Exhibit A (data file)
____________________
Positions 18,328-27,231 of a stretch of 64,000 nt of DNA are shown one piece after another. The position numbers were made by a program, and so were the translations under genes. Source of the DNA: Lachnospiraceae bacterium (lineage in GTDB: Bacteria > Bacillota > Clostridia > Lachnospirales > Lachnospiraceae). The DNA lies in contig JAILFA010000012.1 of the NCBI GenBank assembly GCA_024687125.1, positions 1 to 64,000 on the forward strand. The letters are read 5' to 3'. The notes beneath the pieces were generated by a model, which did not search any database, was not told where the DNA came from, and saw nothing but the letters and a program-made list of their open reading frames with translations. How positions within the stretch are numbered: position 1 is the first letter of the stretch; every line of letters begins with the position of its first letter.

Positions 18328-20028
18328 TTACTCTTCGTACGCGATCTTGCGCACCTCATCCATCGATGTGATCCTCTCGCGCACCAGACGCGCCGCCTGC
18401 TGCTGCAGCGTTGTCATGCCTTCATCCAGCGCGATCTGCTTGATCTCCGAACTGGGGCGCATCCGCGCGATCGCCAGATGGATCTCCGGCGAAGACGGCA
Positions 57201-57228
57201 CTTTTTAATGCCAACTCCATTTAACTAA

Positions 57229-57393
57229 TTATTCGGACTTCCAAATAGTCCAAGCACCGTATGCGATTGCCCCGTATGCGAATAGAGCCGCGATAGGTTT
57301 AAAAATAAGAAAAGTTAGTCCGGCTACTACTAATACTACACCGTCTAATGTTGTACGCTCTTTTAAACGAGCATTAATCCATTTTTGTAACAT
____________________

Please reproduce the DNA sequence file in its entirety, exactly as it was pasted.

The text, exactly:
Positions 18,328-27,231 of a stretch of 64,000 nt of DNA are shown one piece after another. The position numbers were made by a program, and so were the translations under genes. Source of the DNA: Lachnospiraceae bacterium (lineage in GTDB: Bacteria > Bacillota > Clostridia > Lachnospirales > Lachnospiraceae). The DNA lies in contig JAILFA010000012.1 of the NCBI GenBank assembly GCA_024687125.1, positions 1 to 64,000 on the forward strand. The letters are read 5' to 3'. The notes beneath the pieces were generated by a model, which did not search any database, was not told where the DNA came from, and saw nothing but the letters and a program-made list of their open reading frames with translations. How positions within the stretch are numbered: position 1 is the first letter of the stretch; every line of letters begins with the position of its first letter.

Positions 18328-20028
18328 TTACTCTTCGTACGCGATCTTGCGCACCTCATCCATCGATGTGATCCTCTCGCGCACCAGACGCGCCGCCTGC
18401 TGCTGCAGCGTTGTCATGCCTTCATCCAGCGCGATCTGCTTGATCTCCGAACTGGGGCGCATCCGCGCGATCGCCAGATGGATCTCCGGCGAAGACGGCA
Positions 57201-57228
57201 CTTTTTAATGCCAACTCCATTTAACTAA

Positions 57229-57393
57229 TTATTCGGACTTCCAAATAGTCCAAGCACCGTATGCGATTGCCCCGTATGCGAATAGAGCCGCGATAGGTTT
57301 AAAAATAAGAAAAGTTAGTCCGGCTACTACTAATACTACACCGTCTAATGTTGTACGCTCTTTTAAACGAGCATTAATCCATTTTTGTAACAT